Orders for U.S. manufactured goods fell 2.1 percent in June across the country, the Commerce Department announced Wednesday, worsening fears the nation’s economy remains stuck in a rut.

In the Midwest, manufacturing data was more mixed.

On Wednesday, the Federal Reserve Bank of Chicago said its Midwest Manufacturing Index fell 0.1 percent in June to a seasonally adjusted level of 84.0, a mark essentially unchanged from May. Gains in the steel and machinery sectors offset a 1.3 percent decline in auto sector production.

The steel and machinery sectors increased output by 1.7 percent and 1.0 percent, respectively, according to the Chicago Fed.

Overall, regional output rose 7.1 percent from June 2010 levels and national output increased 4.1 percent year over year.


Three stories making news across the Midwest today:

1. How default may affect Chicago. The city of Chicago plans to borrow $800 million later this year. A short-term debt default wouldn’t affect those plans, but could affect interest rates. Crain’s Chicago Business analyzed what a downgrade of the federal government’s credit rating would mean for the city and state of Illinois: the addition of “hundreds of millions of dollars in interest costs to bonds.”

2. Demand for manufactures goods falls. Orders for U.S. manufactured goods fell in June and another barometer of business spending declined, deepening worries that the economy’s current slump could worsen. The Commerce Department said Wednesday that durable-goods orders fell 2.1 percent, according to Reuters. That follows a 1.9 percent increase in May. Capital goods orders, excluding aircraft, fell 0.4 percent in June.

3. Fuel-economy deal ahead. Officials in the Obama administration say recent changes will make it easier to reach a deal with automakers to increase fuel economy. A proposal for light trucks to get 56.2 miles per gallon by 2025 has been lowered to 54.5, according to the Associated Press. Last week, Michigan lawmakers said the higher proposal was “overly aggressive.” In 2009, automakers reached an agreement to boost fuel-economy standards to 35.5 miles per gallon by 2016.


House lock has prevented some homeowners from moving for better jobs, but the problem isn’t affecting the nation’s overall unemployment rate in a substantial way.

That’s the conclusion of a study authored by the Federal Reserve Bank of Chicago, which found scant evidence of a link between geographic immobility and a national unemployment rate that reached 9.2 percent in June. The study was released Wednesday.

Using census data, the economists compared state-to-state migration rates among both homeowners and renters and found neither group had veered from historical recession rates. “We find that homeowner and renter migration rates fell roughly in tandem,” Fed vice president and advisor Daniel Aaronson wrote. “The difference is economically small.”

Some observers had believed that house lock, the economic malady in which homeowners are reluctant or unable to sell their homes because of diminished values, had kept some workers from relocating for new jobs and contributed to the unemployment rate.

But Aaronson wrote that differences in movement were nearly identical across markets in a variety of economic conditions. In the data unearthed in the Survey of Income and Program Participation, markets battered by the recession showed the same migration patterns as those that faced less tumult.

“There is little empirical evidence that house lock has been an important driver of the recent high unemployment rate,” he said.


Three stories making news across the Midwest today:

1. Borders on brink of liquidation. Creditors objected to an offer for Borders Group on Wednesday, leaving the bankrupt bookstore chain on the verge of liquidation Thursday, according to Forbes. Najafi, a private-equity firm, had offered $215 million for the Ann Arbor, Mich.-based company plus the assumption of debt. In court filings, creditors said they believe a bid from Hilco Merchant Resources and Gordon Brothers would return nearly $284 million.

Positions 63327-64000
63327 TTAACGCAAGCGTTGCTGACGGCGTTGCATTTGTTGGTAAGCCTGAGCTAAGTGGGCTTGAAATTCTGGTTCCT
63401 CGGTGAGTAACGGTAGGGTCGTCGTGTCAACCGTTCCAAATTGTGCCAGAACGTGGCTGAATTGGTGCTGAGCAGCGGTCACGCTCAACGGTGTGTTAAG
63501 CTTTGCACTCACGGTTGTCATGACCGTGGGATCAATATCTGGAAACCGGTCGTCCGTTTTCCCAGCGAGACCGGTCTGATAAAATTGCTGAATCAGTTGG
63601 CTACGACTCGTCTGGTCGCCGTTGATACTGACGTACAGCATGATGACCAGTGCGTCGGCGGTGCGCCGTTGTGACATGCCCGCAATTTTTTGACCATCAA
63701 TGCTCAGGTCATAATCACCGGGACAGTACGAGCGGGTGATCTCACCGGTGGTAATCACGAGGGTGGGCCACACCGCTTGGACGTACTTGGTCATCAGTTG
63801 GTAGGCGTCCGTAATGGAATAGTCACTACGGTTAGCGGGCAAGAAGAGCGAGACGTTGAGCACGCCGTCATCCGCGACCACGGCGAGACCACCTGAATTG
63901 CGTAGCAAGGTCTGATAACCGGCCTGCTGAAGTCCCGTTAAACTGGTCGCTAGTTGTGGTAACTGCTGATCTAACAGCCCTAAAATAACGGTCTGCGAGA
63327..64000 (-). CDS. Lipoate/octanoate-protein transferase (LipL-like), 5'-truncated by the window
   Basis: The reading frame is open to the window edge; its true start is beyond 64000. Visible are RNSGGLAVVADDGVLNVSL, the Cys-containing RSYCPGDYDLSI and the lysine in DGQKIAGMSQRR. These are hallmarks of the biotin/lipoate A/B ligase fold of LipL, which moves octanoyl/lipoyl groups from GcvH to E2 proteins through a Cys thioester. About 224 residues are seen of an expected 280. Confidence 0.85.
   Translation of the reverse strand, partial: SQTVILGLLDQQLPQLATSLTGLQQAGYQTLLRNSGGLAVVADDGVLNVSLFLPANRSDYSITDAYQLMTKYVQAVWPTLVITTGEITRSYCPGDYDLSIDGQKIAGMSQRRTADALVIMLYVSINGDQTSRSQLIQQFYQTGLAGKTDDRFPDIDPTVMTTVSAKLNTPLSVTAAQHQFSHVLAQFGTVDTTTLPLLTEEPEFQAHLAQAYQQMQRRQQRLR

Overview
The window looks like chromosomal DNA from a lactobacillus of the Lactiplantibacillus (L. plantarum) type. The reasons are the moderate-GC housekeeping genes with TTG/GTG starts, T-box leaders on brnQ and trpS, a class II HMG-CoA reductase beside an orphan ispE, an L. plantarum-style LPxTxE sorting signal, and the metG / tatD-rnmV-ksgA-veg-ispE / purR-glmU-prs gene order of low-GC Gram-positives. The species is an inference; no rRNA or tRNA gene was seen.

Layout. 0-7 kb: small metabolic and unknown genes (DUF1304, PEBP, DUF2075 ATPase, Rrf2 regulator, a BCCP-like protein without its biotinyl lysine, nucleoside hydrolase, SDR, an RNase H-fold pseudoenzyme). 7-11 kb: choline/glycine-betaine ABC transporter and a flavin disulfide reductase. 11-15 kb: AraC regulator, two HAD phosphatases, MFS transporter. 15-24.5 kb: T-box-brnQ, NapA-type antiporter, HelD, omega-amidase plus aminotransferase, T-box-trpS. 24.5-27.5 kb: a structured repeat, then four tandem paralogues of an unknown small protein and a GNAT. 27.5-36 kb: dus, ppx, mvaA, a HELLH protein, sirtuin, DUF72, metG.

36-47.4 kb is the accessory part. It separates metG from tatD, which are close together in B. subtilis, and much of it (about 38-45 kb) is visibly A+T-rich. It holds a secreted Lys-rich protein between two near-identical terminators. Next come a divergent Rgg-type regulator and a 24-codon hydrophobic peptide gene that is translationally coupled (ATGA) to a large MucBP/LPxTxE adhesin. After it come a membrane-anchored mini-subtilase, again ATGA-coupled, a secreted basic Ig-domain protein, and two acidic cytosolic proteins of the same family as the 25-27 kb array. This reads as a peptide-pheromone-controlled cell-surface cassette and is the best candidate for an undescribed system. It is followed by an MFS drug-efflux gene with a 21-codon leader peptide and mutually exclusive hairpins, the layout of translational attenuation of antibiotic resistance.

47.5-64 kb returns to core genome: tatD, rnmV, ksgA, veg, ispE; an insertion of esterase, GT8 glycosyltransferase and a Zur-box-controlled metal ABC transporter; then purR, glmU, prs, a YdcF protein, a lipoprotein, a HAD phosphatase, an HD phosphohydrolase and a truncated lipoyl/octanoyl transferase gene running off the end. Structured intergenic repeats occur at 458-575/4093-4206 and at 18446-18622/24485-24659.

2. Chicago powerplant nears approval. Illinois governor Pat Quinn approves of a plan to build a $3 billion coal-to-gas plant on the southeast side of Chicago. The plant, according to partner station WBEZ, will “turn Illinois coal and refinery waste into a natural gas substitute without having to burn the coal.” Quinn had initially feared the project would adversely affect consumers but said changes have been made. Regulators must still approve the project before construction begins.

3. Ohio governor seeks teacher input. Gov. John Kasich has ruffled the state’s teachers unions with plans for retooling standards and implementing merit pay. Now he says he’d like teachers to help him develop those policies. “As far as I’m concerned, I can keep my hands off this thing as long as they deliver a good report,” Kasich tells our partner station Ideastream. As a result of the changes, the governor says teachers could earn more money in the long term.


Mayor Rahm Emanuel has announced significant changes in Chicago’s not-for-profit economic development organization.

He’s expanded the board of World Business Chicago from 15 to 50 members and widened its charge to include recruiting corporate headquarters from international locations. Most of the new board members will come from the corporate world, including new vice chairman Michael Sacks, the CEO of Grosvenor Capital Management.

As the board expands its reach beyond the United States, it also may look inward. Earlier this year, the Chicago Tribune reported that Emanuel’s top economic advisor wanted the organization to work with small-business startups.

“There is no better representative about the strengths of the city of Chicago than the people who live in the city of Chicago,” Emanuel said, according to Crain’s Chicago Business.


Three stories making news across the Midwest today:

1. Unemployment rate edges up in June. A monthly report from the U.S. Labor Department showed the nation’s economy added just 18,000 jobs in June and the unemployment rate rose a tenth of a point to 9.2 percent. Economists were disappointed with the report, and suggested higher energy prices, weak consumer confidence and other problems were to blame. “Unless hiring picks up, there is a reason to be concerned about whether we can grow at 2.5 percent for the rest of this year,” economist John Canally told The New York Times.